We’d all love it if the crisis just went away, or if airstrikes actually solved it. One thing is certain: It will not solve itself on its own until far more have been killed and displaced. My question to Prof. Singham was based on his disapproval of what he believes Obama is going to do: build a case for military strikes.

    I am not convinced that military strikes will be able to eliminate chemical weapons from the picture either, and I think it is likely that it’ll make the situation worse in that more civilians will be killed or affected by any bombings.

    So as much as I hate the idea of this continuing, I have no solution but to say try negotiations, and if they do not work, do nothing. Yes, diplomacy till it works or people refuse to negotiate at which point you stop.

    More of this?


    How about you? It is fair to criticize my uncaring “negotiate but do nothing if negotiations fail” but it’d bear weight if you offered something as an alternative.

    Seriously, we do not want to bomb anyone. I get that. So what do we do?

  9. sigurd jorsalfar says

    Why is this crisis so important that it even calls for the threat of bombing by the United States, when so many other crises of equal or greater magnitude have never called for any sort of response from the US whatsoever?

    And before you respond, read this.

    This reeks of another US manufactured crisis designed to go after someone the US doesn’t like.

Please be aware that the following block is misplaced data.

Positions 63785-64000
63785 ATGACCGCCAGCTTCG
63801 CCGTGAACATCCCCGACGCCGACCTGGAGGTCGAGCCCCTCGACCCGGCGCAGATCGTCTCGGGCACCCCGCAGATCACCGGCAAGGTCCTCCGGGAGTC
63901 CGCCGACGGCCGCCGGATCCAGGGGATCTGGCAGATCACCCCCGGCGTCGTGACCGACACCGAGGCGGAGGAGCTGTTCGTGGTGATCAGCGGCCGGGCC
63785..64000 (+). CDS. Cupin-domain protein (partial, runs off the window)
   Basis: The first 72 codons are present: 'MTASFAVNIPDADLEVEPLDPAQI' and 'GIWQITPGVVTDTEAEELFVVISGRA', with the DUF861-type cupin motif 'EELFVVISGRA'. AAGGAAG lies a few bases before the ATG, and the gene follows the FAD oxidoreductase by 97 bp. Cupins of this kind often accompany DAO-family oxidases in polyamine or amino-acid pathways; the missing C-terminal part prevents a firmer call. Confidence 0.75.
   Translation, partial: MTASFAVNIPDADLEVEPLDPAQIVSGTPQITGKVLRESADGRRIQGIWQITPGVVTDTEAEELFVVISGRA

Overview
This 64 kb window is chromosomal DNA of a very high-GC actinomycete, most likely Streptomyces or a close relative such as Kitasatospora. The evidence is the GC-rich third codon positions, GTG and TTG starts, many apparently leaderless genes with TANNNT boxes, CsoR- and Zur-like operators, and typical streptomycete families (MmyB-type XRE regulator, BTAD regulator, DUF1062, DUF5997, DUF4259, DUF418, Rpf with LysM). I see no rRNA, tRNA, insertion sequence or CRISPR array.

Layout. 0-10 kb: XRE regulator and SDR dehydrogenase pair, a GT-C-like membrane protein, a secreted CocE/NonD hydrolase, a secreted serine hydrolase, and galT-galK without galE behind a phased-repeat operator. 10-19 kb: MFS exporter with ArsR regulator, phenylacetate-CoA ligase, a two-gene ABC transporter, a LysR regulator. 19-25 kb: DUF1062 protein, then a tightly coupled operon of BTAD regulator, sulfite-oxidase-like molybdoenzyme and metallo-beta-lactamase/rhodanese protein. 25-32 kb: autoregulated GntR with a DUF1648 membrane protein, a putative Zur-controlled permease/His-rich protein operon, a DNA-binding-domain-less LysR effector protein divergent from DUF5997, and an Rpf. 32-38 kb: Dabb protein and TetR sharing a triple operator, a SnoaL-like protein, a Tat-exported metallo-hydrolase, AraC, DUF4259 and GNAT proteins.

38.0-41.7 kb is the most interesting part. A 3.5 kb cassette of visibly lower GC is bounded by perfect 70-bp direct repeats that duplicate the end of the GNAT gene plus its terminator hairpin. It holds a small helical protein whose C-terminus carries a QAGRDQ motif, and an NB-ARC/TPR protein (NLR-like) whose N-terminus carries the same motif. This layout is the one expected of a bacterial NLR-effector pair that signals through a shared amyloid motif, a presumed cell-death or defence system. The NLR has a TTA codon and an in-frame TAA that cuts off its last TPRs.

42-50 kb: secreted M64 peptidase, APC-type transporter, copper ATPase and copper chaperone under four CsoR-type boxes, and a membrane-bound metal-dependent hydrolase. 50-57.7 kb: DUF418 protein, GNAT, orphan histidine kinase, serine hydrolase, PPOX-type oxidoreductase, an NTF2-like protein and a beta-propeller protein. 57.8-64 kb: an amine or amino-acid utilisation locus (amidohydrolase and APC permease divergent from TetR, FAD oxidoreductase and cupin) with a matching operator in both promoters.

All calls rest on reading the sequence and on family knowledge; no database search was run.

10. sigurd jorsalfar says

    My answer is work through the established channels of international law, and nothing else. There are established norms for dealing with this situation, all of which the US has already ignored.

    It’s not the job of the US to stop every crisis, especially when you consider just how many crises it ignores or even creates. The threat to bomb Syria destroyed US credibility on this and made it obvious that the US interest in this is regime change, not humanitarianism or concern for international norms. The Moonbiot article I cited makes it clear that the US has zero credibility on the issue of international norms anyway, particularly when it comes to chemical weapons and middle eastern countries.

    You need to get out of the mindset that says every crisis that the US threatens to drop bombs over is the crisis you need to be worrying about solving.

  11. says

    You need to get out of the mindset that says every crisis that the US threatens to drop bombs over is the crisis you need to be worrying about solving.

    Huh? That is exactly the most significant kind that we should be worried about. Precisely because they are threatening to drop bombs. Why would we worry about any other kind of crisis where they are not even thinking of intervening let alone dropping bombs?

    Unless of course we dare to care about all crises. But then you say this

    It’s not the job of the US to stop every crisis, especially when you consider just how many crises it ignores or even creates.

    Now that you answered, do you see a material difference between your answer and mine? Because I fail to see it.

  12. F [is for failure to emerge] says

    call into question our country’s ability to act in the world.

    Oh my, Heavens no. Avoid that at all costs. All costs.